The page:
Can Vouchers Save Failing Schools?

The Obama administration invested $7 billion in a school-improvement initiative that didn’t work. Is there a successful replacement?

School buses photographed through a chain-link fence.

As the Obama administration came to a close, it quietly released a study finding that its biggest education initiative—a $7 billion program to dramatically improve the performance of struggling schools—was a failure. The massive School Improvement Grant investment “had no significant impacts on math or reading test scores, high school graduation, or college enrollment,” the study concluded.

The finding was a major rebuke to what former Education Secretary Arne Duncan called his “biggest bet”: an effort to improve performance in the nation's worst performing schools by one of four options—firing at least half the teachers, allowing charter schools to take over management, closing schools, or terminating the principal to bring about a “transformation” under a new school leader.

On one level, the results were stunning. How do you spend $7 billion, Andy Smarick of the American Enterprise Institute asked earlier this month, and end up “with results no better than similar schools that received zero dollars”?

Paradoxically, the results were also utterly predictable given the reform strategies on which it relied. Duncan's preferred approaches for reform consciously ignored the finding of Brown v. Board of Education and 50 years of social-science research: that separate schools for black and white, and rich and poor, are almost always unequal. When he launched the program, Duncan bragged that as chief executive officer of Chicago Public Schools, one of the most highly segregated school systems in the country, he and his colleagues “moved the adults out of the building, kept the children there, and brought in new adults.” Duncan’s whole idea of keeping the children there was premised on the belief that economic school segregation is either irrelevant to student performance or impossible to address.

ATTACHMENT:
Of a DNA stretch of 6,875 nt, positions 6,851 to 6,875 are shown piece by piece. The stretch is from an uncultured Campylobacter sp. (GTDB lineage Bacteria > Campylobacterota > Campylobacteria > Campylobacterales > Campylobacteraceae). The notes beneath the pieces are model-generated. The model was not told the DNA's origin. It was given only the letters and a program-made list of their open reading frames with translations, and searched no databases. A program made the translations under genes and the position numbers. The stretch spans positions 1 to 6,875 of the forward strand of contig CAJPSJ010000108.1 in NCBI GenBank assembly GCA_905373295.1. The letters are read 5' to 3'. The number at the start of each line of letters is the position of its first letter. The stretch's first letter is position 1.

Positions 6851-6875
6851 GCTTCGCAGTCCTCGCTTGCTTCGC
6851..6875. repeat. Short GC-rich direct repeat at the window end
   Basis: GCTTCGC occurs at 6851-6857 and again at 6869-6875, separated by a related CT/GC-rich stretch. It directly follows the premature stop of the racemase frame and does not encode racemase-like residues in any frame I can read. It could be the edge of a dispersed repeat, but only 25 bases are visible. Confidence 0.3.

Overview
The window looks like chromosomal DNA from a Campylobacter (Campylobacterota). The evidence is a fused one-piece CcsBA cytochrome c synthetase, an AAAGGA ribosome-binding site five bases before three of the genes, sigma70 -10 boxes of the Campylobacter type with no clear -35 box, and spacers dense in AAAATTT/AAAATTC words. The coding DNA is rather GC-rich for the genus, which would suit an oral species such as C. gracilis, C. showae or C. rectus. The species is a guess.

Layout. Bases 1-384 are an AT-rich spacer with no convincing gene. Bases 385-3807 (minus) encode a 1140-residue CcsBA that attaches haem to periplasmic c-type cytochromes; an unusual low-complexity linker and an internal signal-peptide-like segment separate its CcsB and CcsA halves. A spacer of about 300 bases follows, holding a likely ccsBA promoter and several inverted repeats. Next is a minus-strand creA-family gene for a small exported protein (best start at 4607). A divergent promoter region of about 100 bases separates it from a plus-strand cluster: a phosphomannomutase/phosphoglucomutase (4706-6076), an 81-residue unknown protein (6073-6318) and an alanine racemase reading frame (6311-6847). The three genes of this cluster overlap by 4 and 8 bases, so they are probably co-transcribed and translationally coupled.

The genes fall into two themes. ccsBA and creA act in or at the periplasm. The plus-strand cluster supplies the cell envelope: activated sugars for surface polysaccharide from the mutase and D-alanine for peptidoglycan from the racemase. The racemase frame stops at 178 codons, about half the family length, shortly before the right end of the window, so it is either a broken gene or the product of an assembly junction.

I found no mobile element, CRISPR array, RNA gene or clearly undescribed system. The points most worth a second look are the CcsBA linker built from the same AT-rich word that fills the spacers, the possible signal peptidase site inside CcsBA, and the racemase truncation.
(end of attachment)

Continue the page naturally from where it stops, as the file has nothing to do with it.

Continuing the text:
Duncan has since acknowledged that failing to tackle segregation is one of his greatest regrets. Educators have long known that reducing poverty concentrations of children improves their chances of success; today, as my colleague Halley Potter highlighted late last year, 100 school districts and charter schools are acting on that knowledge.  High-poverty schools are 22 times less likely to be consistently high-performing as low-poverty schools, according to a study by the economist Douglas Harris of Tulane University. Meanwhile, data from the 2011 National Assessment of Educational Progress in mathematics show that low-income students stuck in high-poverty schools are as much as two academic years behind low-income students in more affluent schools.  Given the right environment, however, low-income student achievement can improve significantly.  Giving low-income students access to economically mixed schools exposes them to peers who are, on average, more academically engaged; a parental community that has the flexibility to be actively involved in school affairs; and stronger teachers.

Building on this research, Duncan’s successor as educator secretary, John B. King Jr., last December launched a small but important $12 million grant competition to turn around struggling high-poverty schools by adopting magnet programs aimed at integrating their student bodies, thereby, in theory, improving performance of disadvantaged students. A number of school districts are planning to apply, with the department planning on doling out grants to as many as 20 of them. (I am part of a team helping Pasadena Unified School District in California prepare an application.)

Can middle-class families realistically be attracted to struggling schools that adopt a new magnet theme or pedagogical approach? If well-conceived and well-implemented, the answer is yes. Several districts—from Wake County in the Raleigh, North Carolina, area to Lansing, Michigan, and Cambridge, Massachusetts—have been successful in such efforts, according to my own research. A struggling, segregated school in Lansing, for example, became economically and racially integrated after it adopted a Montessori program; test scores improved for minority and low-income students.